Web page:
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Validation of ocular measures as potential biomarkers for early detection of brain amyloid and neurodegeneration

Principal Investigator:
  • Sandra Black, Sunnybrook Health Sciences Centre
Team Members:
  • Anthony Lang, Krembil Research Institute
  • Chris Hudson , University of Waterloo
  • Lee Goldstein, Boston University
  • Barry Greenberg, Krembil Research Institute
  • Efrem Mandelcorn, Krembil Research Institute
  • Edward Margolin, Krembil Research Institute
  • Stephen Strother, Rotman Research Institute
  • Aristotle Voineskos, Centre for Addiction and Mental Health
  • Krembil Foundation

Project Overview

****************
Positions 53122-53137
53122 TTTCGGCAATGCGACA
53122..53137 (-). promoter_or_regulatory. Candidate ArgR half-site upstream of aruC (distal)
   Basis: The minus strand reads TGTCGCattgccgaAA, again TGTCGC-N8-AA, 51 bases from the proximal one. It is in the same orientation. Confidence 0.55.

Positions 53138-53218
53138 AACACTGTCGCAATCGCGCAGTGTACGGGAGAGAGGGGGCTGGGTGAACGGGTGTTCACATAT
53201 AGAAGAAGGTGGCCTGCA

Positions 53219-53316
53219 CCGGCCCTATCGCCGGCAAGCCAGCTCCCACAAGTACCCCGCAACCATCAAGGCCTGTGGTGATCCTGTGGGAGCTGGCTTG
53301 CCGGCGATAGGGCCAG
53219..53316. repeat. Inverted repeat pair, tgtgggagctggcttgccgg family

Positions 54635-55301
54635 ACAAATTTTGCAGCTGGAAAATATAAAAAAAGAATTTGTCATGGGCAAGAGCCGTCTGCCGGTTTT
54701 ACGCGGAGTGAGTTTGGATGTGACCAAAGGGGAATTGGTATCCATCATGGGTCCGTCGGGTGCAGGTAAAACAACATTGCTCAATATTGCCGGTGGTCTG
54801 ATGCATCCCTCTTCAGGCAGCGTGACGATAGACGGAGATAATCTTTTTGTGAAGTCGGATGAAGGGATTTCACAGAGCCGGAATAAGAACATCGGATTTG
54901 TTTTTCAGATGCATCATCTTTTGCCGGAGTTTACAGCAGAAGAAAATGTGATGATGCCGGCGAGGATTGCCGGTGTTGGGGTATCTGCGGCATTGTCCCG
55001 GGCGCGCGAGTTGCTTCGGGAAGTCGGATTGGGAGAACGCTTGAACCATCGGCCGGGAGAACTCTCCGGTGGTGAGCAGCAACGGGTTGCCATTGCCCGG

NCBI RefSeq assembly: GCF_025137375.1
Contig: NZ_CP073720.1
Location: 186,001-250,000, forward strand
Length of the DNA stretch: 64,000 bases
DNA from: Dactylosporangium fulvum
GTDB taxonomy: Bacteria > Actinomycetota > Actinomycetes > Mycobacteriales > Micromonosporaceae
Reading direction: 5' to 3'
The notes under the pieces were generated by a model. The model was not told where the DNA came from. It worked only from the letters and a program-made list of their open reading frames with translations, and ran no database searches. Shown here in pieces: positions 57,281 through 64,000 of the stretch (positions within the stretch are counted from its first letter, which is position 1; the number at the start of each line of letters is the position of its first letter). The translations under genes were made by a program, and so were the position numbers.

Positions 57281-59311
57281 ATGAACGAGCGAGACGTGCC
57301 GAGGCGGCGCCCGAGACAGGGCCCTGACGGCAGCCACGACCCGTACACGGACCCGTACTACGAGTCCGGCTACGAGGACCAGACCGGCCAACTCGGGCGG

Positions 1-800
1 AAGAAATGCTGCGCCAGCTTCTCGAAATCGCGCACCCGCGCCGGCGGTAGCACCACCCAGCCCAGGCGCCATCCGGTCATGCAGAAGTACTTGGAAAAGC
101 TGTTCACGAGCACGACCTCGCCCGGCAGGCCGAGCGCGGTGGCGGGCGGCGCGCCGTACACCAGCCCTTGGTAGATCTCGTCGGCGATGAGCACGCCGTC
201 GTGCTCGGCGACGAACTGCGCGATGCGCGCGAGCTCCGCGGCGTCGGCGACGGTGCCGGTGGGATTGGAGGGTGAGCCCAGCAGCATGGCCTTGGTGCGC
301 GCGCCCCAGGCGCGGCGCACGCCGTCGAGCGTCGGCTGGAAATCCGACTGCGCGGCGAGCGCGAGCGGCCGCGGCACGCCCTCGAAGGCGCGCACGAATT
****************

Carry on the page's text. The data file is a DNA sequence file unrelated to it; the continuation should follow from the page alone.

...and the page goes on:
500,000 Canadians have dementia, a number that will double within a generation due to the ongoing aging demographics of the population, with annual costs estimated to increase from $15B currently to over $150B by the year 2050. The estimated total cost to the society including the loss of productivity by the caregivers, is predicted to be $872B. Delaying dementia onset by 2y would reduce this cost by $219B. Diagnosis very early in the course of disease will be required to accomplish this goal. Brain imaging or a spinal tap is currently required to identify people at early stages of the disease, but such procedures are either too costly or invasive to be used broadly for screening and early detection. In this project Dr. Black and her team plan to test two non-invasive eye measurements to identify patients at early disease stages. One of these (spectral domain optical coherence tomography) involves assessment of changes in the nerves and blood vessels in the retina. The other (an infrared laser quasi-elastic light scattering procedure) has been developed to detect pathology related to a key protein called beta-amyloid (involved in development of AD) in the lens of the eyes prior to its accumulation in the brain. The effectiveness of these techniques will be tested by comparing them with brain imaging (MRI) and clinical, cognitive, behaviour, mood and functional assessments.